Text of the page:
Complaints are important, especially to the companies receiving them. In a good compliance management system, complaints are not only responded to—and we look for that at CFPB—but they should also be analyzed. For example, is there a root cause for multiple complaints, such as a marketing representation that consumers are being deceived by? Is there some system issue that needs to be looked at?
Q4. I’ve been in conference sessions running as long as two hours where compliance officers have tried to parse what is and isn’t a UDAAP problem. Some bankers, on the other hand, apply the simple “would you sell it to Mom” test. How do you think bankers should be thinking about UDAAP now that the concept has had time to gestate out there in the industry and at CFPB?
A. It’s interesting for me to hear expressions like, “Now that it’s out there,” given my career at FTC. The FTC has been enforcing unfair and deceptive acts and practices law for decades, as applied to different types of markets and situations. So one way to think about UDAAP is to consider the history.
There’s deep precedent on what a deceptive practice is. No one should be surprised that those basic principles will be applied to financial services. In fact, with respect to nonbanks, at FTC, it was applied to financial services practices.
Now, take unfairness. The law has elements regarding this that need to be applied. A factual basis must support each element. The nature of unfairness, and UDAAP in general, is that it can be applied to practices that may be new or evolving.
People fail to understand the nature of unfairness—that problematic practices can arise that can be addressed with application of existing law to the facts. We don’t necessarily have to devise a new regulation every time one entity or a few are doing something that’s a problem.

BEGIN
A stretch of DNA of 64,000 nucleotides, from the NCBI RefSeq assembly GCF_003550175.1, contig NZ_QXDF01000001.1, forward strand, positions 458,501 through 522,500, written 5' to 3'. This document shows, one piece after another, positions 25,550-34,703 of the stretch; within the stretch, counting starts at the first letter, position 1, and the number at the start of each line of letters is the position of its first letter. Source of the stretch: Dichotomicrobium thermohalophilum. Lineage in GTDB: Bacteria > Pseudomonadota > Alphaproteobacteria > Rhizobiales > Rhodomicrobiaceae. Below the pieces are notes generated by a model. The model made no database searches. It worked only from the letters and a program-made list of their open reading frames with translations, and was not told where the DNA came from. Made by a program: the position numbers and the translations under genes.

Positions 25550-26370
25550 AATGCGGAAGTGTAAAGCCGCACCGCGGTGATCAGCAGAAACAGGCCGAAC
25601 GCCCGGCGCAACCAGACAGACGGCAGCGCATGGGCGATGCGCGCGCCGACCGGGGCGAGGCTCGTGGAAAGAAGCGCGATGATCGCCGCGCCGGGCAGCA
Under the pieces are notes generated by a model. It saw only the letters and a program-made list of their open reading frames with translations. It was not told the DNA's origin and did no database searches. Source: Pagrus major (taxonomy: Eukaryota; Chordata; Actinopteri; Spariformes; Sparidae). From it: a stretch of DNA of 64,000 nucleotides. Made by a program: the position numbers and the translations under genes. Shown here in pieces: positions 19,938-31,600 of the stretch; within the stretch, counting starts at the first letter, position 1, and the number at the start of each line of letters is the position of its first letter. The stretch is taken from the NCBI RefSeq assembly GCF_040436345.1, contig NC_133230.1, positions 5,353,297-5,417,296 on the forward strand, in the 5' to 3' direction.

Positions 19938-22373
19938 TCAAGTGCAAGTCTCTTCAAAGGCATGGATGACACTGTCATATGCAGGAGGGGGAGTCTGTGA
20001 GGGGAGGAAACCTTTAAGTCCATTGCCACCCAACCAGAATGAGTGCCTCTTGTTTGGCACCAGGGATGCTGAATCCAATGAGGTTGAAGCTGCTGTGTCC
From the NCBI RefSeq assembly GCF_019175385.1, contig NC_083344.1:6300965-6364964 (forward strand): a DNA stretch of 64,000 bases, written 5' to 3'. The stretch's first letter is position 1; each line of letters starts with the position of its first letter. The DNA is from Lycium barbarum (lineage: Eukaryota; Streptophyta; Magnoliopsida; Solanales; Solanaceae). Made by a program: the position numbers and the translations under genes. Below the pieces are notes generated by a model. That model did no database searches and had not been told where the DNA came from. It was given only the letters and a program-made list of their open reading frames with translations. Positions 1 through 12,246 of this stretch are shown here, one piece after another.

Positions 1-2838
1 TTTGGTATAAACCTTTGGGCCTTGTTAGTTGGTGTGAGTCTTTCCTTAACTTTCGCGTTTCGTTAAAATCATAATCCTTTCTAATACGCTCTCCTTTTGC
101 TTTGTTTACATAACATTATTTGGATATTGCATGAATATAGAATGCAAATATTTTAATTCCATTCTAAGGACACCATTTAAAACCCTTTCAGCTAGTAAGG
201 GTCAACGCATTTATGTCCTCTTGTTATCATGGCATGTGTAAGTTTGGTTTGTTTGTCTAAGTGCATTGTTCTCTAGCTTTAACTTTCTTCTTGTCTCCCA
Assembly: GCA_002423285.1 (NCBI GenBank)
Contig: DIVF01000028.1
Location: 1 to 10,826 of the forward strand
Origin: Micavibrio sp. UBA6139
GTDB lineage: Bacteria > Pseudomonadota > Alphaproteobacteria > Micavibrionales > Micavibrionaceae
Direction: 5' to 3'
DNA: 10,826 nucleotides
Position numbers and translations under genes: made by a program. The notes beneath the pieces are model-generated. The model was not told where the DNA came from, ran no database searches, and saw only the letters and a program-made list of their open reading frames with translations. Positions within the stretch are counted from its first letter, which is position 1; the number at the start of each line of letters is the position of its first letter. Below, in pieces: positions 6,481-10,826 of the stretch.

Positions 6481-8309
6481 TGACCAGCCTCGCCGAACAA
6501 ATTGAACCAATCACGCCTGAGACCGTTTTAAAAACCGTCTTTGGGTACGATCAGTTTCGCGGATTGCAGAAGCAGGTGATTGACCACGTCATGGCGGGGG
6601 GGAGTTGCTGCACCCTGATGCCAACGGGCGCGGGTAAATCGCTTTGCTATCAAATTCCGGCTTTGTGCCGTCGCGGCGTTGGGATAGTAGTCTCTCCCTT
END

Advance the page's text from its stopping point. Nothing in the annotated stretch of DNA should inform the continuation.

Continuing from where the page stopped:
Now, take the abusive part of UDAAP. Contrary to some assertions by opposing counsel who are trying to stir the pot, there are elements of an abusive standard under existing law. Banks must look at how the bureau has applied this under UDAAP. I think those facts speak for themselves.
Q5. I’ve seen you on panels at conferences, and you have made the point more than once that CFPB has put a great deal of information out there. You’ve advised bankers to read the rule, read the regs, and read the consent decrees to get the picture.
A. That’s right. Our publicly posted exam manuals, industry bulletins, and outreach provide guidance to companies about what to expect. And we also publish our Supervisory Highlights periodically throughout the year. I think it’s a novel communication tool, where a regulator, without breaking supervisory confidentiality, reports on the kinds of things we’re finding in our supervisory work. I think it’s a very valuable tool.